Following the announcement and a TV report that Veena Malik wishes to join politics in Pakistan, some of us wondered what route she would take and what political party she would care to join. We had her pondering over her options in an interview published last week in The Friday Times. I, for one, wanted Veena Malik to get what she wanted and wished that people would forget about her past transgressions like they have done for other male politicians of Pakistan such as Imran Khan, Sheikh Rasheed, Faisal Saleh Hayat, Maulan Sami-ul-Haq (he even earned the not so respectable moniker of Maulana Sandwich because of his shenanigans) and Yousuf Raza Gilani to name a few.

But that was a few weeks ago, things changed drastically following the hunt against Geo after the attack on Hamid Mir and the all-out campaign invoking the blasphemy law against their morning show team for airing a particular song/qawali during the channel’s live morning transmissions. Veena Malik, her husband Asad Khattak and the host of the show had to leave the country as they were facing threats to their lives for partaking in the supposed blasphemy.

One of the most fascinating and horrifying aspects of this whole fiasco was how social media was used to incite hatred and to ridicule all the people involved in this incident. Not only did pages managed by hate groups fan the flames but regular folks like bankers, students, housewives who apparently used to hang on to every word the morning show host used to say, joined in the vicious attack. It looked as if it was a race to the bottom among all Pakistanis and everyone needed to out-ridicule and out-insult these people on the social media. One cursory look on twitter and facebook and so many images pop up where Hamid Mir’s face is photoshopped on the body of a Hindu priest or Shaista Wahidi is called ‘nangay liberal’ for wearing a burqa while fleeing the country. My personal favourite is one of a visiting card with logos of CIA, RAW and Mossad, Hamid Mir’s face and the word ‘Agent’ in bold print. Talk about being subtle – or NOT.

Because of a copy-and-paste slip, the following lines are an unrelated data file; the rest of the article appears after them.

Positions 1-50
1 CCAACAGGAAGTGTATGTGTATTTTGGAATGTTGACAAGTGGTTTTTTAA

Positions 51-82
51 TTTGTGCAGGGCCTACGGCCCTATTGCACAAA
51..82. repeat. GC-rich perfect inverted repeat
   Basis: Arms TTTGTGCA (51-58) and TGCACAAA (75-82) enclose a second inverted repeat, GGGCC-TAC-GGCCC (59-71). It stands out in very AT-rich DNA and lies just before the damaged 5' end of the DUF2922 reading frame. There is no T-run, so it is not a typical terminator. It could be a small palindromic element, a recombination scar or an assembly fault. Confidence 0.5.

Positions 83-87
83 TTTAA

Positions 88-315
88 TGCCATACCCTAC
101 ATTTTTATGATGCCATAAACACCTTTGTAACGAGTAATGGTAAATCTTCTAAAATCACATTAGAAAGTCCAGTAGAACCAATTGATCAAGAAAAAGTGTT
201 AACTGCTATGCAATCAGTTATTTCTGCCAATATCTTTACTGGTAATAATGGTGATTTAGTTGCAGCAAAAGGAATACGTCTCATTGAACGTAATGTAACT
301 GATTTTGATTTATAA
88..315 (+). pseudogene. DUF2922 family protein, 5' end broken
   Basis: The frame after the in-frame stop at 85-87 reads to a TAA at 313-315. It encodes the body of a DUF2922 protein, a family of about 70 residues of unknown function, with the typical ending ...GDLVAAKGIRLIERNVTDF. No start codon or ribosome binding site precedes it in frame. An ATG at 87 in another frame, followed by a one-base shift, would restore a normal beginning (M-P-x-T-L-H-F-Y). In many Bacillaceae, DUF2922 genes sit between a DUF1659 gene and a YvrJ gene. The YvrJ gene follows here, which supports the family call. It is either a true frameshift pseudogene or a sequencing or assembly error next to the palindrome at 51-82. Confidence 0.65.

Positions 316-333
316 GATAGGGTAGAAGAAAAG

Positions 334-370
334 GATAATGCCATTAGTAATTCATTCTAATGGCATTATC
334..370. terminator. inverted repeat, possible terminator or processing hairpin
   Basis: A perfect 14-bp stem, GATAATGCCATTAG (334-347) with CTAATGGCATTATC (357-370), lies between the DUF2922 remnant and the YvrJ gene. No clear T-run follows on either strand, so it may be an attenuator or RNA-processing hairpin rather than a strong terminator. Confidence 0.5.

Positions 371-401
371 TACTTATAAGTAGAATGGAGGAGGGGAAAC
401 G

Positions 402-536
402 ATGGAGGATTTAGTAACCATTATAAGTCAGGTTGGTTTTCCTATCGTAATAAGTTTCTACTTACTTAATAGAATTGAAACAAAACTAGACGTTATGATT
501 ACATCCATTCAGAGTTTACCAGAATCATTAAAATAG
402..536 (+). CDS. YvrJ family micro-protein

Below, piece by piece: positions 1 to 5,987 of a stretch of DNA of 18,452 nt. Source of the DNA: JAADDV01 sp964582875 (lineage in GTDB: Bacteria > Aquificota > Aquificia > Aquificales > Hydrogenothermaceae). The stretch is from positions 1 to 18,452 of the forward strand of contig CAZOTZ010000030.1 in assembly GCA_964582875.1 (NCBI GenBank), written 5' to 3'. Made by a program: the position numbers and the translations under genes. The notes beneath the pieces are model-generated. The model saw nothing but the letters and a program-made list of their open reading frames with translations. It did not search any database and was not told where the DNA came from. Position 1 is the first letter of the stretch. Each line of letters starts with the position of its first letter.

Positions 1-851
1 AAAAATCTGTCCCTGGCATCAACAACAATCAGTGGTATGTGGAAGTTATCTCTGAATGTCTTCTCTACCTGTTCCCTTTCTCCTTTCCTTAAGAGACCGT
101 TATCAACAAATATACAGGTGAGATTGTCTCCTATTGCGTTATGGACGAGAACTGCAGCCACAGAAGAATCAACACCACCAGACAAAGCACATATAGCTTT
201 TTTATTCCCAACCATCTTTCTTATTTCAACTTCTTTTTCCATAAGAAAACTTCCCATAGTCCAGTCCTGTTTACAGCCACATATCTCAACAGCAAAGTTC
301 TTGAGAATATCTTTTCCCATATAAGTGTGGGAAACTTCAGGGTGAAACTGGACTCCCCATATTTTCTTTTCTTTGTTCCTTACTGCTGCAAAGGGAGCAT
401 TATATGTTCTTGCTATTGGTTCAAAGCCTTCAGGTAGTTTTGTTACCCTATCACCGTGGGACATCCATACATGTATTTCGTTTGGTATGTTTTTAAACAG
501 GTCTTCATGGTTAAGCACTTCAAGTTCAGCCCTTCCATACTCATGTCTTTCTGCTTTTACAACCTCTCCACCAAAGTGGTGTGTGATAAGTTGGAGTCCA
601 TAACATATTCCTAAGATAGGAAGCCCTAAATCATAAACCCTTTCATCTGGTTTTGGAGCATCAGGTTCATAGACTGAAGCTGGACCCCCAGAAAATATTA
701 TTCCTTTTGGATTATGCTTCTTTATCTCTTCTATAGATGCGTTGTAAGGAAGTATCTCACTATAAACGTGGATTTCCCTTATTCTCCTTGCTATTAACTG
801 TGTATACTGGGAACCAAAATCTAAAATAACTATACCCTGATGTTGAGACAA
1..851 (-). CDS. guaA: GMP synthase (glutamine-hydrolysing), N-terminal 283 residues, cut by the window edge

hamid mirghaddar_hamid-mir-is-a-mossad-agent-of-israel

One of the most recurring sentiment among the people commenting on facebook was that they were all glad that Veena and Shaista had to flee the country and how Pakistan is so much better off now that these two women are not here and are not spreading their brand of ‘behayae’ and ‘beghaerati’. What’s most tragic was the fact that majority of those commenting were women who were probably the most avid consumers of Shaista Wahidi’s morning show and Veena Malik’s performances in Hum Sab Umeed se Hain and Big Boss.

Shaista

All citizens, no matter how amazing or terrible their citizenship experiences have a very personal relationship with their country. Being told that you are not welcome in your own country because a powerful group perceives you to be anti-state or anti-religion or they just hate you because you want to practice what you believe in is cruel and should be a punishable crime because it is out rightly discriminatory. Unfortunately, everyone is so busy in outshouting the other in condemnation of those who are different or belong to a minority that it has become a valid social activity to collectively revile them at leisure.

Incitement of hatred against a person or a group of people is not something new in Pakistan. If anything, we have developed it as an art form. In the sixties, the hatred was focused against Bengalis, in the seventies, it was against the government of Balochistan and the Ahmadis (they were declared non Muslims in the constitution in 1974), in the nineties, MQM a Karachi-based political party was targeted and military operations against the party claimed many civilian lives who had nothing to do with party politics. In the present day Pakistan, hate speech against Ahmadis and Shias is not only the norm, it actually has gained currency among supposedly non violent Muslims. Seemingly progressive people balk at the idea of interacting with an Ahmadi, making friends with one is almost unimaginable.